Purpose: The goal of this study was to determine incidence of, and complications resulting from, bacterial contamination of enteral feedings in neonates. Methods: A prospective study of 50 tube-fed neonates was conducted. Infants were bolus fed via an open gravity drained system; demographic and clinical data were gathered. The lumen of the tube was cultured quantitatively after 7 days. All organisms were isolated, identified, frozen, and stored to correlate with clinical cultures. Results: The 50 neonates were fed for a mean of 17.6 days each and represent 125 patient weeks (1 tube per patient per week). A total of 71 of 125 tubes were "contaminated" (>1,000 colony forming units [CFU]/mL), with a mean 908,173 CFU and 3 different bacteria types. Among formulafed infants, feeding intolerance occurred in 24 of 32 weeks with contaminated tubes versus 0 of 44 weeks with noncontaminated tubes (P > .05). Contamination occurred in 41 of 48 weeks in patients on H2 antagonists versus 32 of 66 weeks in patients with normal gastric acidity (P > .05). Necrotizing enterocolitis developed in 7 patients; all were fed formula contaminated with greater than 100,000 CFU/mL of Gramnegative bacteria. Four required operation; intraoperative cultures found the same organism as cultured previously in the tube in all 4 infants. Conclusion: Bacterial contamination of enteral feeding occurs frequently, causes significant feeding intolerance, and may contribute to NEC.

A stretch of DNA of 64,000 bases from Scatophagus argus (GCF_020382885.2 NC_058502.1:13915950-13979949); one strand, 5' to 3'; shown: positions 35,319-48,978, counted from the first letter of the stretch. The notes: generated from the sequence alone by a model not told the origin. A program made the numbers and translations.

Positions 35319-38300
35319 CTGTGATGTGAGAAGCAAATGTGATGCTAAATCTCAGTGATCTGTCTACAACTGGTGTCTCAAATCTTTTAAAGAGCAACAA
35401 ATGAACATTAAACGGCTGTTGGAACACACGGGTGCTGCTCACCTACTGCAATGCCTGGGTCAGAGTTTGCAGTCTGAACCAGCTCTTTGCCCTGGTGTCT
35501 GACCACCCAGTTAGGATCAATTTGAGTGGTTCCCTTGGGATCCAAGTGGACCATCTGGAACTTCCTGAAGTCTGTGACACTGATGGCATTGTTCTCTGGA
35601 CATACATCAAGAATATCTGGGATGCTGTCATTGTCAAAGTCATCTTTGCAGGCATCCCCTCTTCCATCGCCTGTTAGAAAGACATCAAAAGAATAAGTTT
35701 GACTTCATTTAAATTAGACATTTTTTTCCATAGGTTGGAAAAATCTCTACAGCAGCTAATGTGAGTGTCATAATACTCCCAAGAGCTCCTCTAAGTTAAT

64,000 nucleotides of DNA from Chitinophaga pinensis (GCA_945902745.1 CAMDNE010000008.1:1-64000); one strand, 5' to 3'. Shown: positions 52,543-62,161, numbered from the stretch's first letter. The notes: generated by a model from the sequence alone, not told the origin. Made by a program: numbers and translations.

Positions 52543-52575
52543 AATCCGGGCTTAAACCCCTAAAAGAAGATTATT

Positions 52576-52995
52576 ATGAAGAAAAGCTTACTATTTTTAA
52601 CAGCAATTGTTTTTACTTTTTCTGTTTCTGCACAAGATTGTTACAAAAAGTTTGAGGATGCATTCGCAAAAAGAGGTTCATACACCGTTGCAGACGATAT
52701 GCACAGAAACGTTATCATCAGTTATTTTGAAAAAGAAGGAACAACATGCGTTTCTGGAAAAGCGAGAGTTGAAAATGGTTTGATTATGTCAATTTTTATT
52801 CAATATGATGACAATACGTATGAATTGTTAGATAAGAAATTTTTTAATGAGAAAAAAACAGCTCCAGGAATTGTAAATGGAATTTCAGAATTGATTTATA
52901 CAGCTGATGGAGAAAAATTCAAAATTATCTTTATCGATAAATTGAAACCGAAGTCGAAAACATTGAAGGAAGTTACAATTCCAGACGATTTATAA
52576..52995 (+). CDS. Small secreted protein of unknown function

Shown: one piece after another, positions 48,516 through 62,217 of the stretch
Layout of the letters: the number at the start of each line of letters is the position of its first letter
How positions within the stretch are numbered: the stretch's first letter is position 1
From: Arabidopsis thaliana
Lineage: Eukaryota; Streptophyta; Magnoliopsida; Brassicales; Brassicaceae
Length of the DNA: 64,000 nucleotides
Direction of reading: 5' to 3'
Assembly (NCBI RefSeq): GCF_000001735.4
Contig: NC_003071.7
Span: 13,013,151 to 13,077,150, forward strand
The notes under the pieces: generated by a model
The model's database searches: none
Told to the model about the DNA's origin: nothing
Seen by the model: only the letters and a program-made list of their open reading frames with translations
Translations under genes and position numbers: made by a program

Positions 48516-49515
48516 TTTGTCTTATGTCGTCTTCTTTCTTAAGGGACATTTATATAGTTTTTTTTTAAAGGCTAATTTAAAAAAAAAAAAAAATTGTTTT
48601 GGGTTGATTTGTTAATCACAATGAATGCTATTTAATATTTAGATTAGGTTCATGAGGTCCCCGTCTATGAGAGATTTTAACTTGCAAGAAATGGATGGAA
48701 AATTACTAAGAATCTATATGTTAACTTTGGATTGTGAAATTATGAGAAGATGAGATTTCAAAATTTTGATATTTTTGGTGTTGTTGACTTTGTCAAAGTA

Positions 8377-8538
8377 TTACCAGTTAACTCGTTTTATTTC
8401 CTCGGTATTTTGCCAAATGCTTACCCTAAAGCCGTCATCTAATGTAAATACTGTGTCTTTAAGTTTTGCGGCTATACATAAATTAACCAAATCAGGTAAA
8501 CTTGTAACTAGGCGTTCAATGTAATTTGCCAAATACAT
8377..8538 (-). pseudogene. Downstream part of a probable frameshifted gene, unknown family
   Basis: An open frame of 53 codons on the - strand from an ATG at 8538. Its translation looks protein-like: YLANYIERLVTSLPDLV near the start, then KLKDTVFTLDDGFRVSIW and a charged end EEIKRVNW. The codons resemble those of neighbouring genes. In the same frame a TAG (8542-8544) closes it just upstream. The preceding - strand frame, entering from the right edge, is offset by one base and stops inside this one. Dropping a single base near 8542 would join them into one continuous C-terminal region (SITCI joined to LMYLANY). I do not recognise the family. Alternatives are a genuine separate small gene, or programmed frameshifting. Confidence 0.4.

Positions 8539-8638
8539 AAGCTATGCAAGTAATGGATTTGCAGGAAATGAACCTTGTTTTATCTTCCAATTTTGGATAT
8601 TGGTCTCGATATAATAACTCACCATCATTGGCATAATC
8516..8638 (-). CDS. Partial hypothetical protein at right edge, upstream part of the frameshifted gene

|Original language||English (US)|
|Number of pages||6|
|Journal||Journal of Pediatric Surgery|
|State||Published - 2002|
Copyright 2017 Elsevier B.V., All rights reserved.
- Bacterial contamination
- Enteral nutrition
- Neonatal nutrition